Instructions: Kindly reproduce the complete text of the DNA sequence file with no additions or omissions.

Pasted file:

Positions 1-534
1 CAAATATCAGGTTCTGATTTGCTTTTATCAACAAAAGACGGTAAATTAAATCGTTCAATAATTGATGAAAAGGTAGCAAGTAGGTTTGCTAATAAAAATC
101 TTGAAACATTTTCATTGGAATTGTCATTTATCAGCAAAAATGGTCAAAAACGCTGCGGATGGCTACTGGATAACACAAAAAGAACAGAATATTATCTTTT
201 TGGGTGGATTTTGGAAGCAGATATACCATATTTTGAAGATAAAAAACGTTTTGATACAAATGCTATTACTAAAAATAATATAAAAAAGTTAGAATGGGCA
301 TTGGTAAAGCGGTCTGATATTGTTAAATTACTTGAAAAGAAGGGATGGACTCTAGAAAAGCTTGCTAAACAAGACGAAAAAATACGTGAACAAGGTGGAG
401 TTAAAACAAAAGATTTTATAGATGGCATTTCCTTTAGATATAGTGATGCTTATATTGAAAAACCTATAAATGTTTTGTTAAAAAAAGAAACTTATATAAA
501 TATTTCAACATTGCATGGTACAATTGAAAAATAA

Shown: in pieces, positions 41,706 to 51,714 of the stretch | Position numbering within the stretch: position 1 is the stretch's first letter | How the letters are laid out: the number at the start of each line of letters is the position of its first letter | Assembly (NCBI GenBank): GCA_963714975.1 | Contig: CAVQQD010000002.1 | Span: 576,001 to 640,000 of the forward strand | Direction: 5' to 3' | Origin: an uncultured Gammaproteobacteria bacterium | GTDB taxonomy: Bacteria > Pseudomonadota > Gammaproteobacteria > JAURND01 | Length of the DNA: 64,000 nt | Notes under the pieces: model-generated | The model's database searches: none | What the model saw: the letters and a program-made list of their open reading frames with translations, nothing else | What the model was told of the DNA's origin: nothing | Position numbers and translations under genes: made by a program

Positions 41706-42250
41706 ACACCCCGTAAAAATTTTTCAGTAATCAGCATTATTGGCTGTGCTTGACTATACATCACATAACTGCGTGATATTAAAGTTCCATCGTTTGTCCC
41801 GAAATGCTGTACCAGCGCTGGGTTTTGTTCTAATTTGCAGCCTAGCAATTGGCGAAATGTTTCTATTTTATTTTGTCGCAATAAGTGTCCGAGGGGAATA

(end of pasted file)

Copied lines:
Positions 1-534
1 CAAATATCAGGTTCTGATTTGCTTTTATCAACAAAAGACGGTAAATTAAATCGTTCAATAATTGATGAAAAGGTAGCAAGTAGGTTTGCTAATAAAAATC
101 TTGAAACATTTTCATTGGAATTGTCATTTATCAGCAAAAATGGTCAAAAACGCTGCGGATGGCTACTGGATAACACAAAAAGAACAGAATATTATCTTTT
201 TGGGTGGATTTTGGAAGCAGATATACCATATTTTGAAGATAAAAAACGTTTTGATACAAATGCTATTACTAAAAATAATATAAAAAAGTTAGAATGGGCA
301 TTGGTAAAGCGGTCTGATATTGTTAAATTACTTGAAAAGAAGGGATGGACTCTAGAAAAGCTTGCTAAACAAGACGAAAAAATACGTGAACAAGGTGGAG
401 TTAAAACAAAAGATTTTATAGATGGCATTTCCTTTAGATATAGTGATGCTTATATTGAAAAACCTATAAATGTTTTGTTAAAAAAAGAAACTTATATAAA
501 TATTTCAACATTGCATGGTACAATTGAAAAATAA

Shown: in pieces, positions 41,706 to 51,714 of the stretch | Position numbering within the stretch: position 1 is the stretch's first letter | How the letters are laid out: the number at the start of each line of letters is the position of its first letter | Assembly (NCBI GenBank): GCA_963714975.1 | Contig: CAVQQD010000002.1 | Span: 576,001 to 640,000 of the forward strand | Direction: 5' to 3' | Origin: an uncultured Gammaproteobacteria bacterium | GTDB taxonomy: Bacteria > Pseudomonadota > Gammaproteobacteria > JAURND01 | Length of the DNA: 64,000 nt | Notes under the pieces: model-generated | The model's database searches: none | What the model saw: the letters and a program-made list of their open reading frames with translations, nothing else | What the model was told of the DNA's origin: nothing | Position numbers and translations under genes: made by a program

Positions 41706-42250
41706 ACACCCCGTAAAAATTTTTCAGTAATCAGCATTATTGGCTGTGCTTGACTATACATCACATAACTGCGTGATATTAAAGTTCCATCGTTTGTCCC
41801 GAAATGCTGTACCAGCGCTGGGTTTTGTTCTAATTTGCAGCCTAGCAATTGGCGAAATGTTTCTATTTTATTTTGTCGCAATAAGTGTCCGAGGGGAATA